On Weibo, some people complain about the little information provided on the incident by police and media. “Lately, this kind of news reporting has no head and no tail,” one person says.

There are also rumors going around about the context of the incident: “I’ll give you more background info,” one person from Liuzhou writes: “This happened near to where I work. This man was caught up in family issues, and first stabbed four people in one place and then went on to drive to the bridge where he crashed into people with his car. He rampaged the entire bridge, then got out of his car and stabbed into people. I’m so shocked. I’m so happy I left there early. The bridge is now closed off. They already got him. It seems he didn’t want to live. He also did not resist.”

This netizen’s report has not been confirmed by authorites. Rumors suggesting that some of the victims are the suspect’s own family members have also not been confirmed at time of writing.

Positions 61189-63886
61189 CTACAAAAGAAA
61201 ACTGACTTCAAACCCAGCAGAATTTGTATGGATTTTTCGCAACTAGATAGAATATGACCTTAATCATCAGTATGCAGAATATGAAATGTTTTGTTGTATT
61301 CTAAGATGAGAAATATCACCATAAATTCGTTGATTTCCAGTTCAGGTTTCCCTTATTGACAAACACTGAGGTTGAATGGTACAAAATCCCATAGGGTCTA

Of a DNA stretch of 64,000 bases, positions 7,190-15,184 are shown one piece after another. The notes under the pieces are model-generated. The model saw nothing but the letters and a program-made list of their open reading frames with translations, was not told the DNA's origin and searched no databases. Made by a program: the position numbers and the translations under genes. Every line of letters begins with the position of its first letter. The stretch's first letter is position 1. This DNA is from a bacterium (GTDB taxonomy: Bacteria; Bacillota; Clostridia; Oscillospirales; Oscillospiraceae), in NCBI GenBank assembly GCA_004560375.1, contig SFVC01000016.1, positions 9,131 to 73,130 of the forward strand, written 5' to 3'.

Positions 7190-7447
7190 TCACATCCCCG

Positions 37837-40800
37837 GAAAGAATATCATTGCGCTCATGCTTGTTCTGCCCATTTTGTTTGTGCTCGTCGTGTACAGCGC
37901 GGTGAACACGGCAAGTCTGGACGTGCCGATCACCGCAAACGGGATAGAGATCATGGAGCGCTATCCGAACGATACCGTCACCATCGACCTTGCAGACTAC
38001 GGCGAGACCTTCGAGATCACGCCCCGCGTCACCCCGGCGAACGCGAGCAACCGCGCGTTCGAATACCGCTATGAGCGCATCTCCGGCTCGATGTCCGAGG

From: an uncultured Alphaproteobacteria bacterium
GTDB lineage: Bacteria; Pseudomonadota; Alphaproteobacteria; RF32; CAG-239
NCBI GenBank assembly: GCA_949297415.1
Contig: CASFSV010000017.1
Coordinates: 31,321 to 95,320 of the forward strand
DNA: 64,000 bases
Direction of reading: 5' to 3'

Update:

On August 21, China Daily reports that six people were killed in the rampage and knife attack. More details here.

By Manya Koetse

Spotted a mistake or want to add something? Please let us know in comments below or email us.

©2018 Whatsonweibo. All rights reserved. Do not reproduce our content without permission – you can contact us at info@whatsonweibo.com.

Manya Koetse is the editor-in-chief of www.whatsonweibo.com. She is a writer and consultant (Sinologist, MPhil) on social trends in China, with a focus on social media and digital developments, popular culture, and gender issues. Contact at manya@whatsonweibo.com, or follow on Twitter.

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China Food & Drinks